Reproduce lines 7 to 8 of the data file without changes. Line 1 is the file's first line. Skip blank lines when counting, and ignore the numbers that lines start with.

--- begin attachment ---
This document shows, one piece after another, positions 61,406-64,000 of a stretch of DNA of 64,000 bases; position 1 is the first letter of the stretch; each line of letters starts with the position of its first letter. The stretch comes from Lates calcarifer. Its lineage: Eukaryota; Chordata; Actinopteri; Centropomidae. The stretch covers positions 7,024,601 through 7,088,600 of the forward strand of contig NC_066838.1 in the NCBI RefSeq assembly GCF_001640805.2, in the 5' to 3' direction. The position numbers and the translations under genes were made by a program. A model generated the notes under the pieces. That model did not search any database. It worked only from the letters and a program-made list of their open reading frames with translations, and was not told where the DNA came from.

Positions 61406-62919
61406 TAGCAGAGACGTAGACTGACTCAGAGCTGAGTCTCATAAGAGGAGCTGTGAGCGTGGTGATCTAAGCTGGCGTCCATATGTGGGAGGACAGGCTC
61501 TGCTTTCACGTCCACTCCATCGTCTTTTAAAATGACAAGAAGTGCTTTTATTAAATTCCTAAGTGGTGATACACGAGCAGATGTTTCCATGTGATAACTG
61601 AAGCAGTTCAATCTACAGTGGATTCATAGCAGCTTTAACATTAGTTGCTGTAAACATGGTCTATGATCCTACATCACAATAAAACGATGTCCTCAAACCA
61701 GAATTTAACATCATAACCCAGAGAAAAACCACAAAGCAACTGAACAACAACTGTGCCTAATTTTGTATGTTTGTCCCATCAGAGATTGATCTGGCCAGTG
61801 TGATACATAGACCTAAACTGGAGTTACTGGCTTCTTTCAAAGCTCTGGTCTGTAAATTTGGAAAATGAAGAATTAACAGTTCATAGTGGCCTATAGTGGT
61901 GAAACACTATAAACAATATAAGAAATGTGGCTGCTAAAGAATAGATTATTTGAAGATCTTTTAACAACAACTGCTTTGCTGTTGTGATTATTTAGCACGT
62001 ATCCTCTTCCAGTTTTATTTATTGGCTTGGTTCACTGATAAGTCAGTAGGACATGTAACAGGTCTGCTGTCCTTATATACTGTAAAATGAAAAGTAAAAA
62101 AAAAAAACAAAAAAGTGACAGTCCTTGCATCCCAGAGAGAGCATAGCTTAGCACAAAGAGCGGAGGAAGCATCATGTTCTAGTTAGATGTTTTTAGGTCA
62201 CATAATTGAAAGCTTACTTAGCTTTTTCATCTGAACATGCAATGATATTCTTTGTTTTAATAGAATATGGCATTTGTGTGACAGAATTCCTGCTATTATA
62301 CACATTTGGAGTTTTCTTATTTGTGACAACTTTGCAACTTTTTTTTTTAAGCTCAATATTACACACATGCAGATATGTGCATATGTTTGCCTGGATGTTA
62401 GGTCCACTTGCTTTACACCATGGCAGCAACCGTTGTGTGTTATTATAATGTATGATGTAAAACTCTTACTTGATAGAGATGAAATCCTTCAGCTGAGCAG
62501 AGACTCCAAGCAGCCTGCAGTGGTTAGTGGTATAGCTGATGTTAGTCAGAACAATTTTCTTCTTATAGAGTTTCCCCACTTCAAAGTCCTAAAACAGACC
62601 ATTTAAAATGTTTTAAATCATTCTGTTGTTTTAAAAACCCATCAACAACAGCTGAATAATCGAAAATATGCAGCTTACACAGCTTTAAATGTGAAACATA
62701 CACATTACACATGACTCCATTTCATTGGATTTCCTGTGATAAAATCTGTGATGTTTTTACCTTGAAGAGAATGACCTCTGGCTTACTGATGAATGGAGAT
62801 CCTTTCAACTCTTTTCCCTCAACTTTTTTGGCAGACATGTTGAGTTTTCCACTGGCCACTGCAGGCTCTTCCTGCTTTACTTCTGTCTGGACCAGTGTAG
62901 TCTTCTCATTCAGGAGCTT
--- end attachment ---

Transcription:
61801 TGATACATAGACCTAAACTGGAGTTACTGGCTTCTTTCAAAGCTCTGGTCTGTAAATTTGGAAAATGAAGAATTAACAGTTCATAGTGGCCTATAGTGGT
61901 GAAACACTATAAACAATATAAGAAATGTGGCTGCTAAAGAATAGATTATTTGAAGATCTTTTAACAACAACTGCTTTGCTGTTGTGATTATTTAGCACGT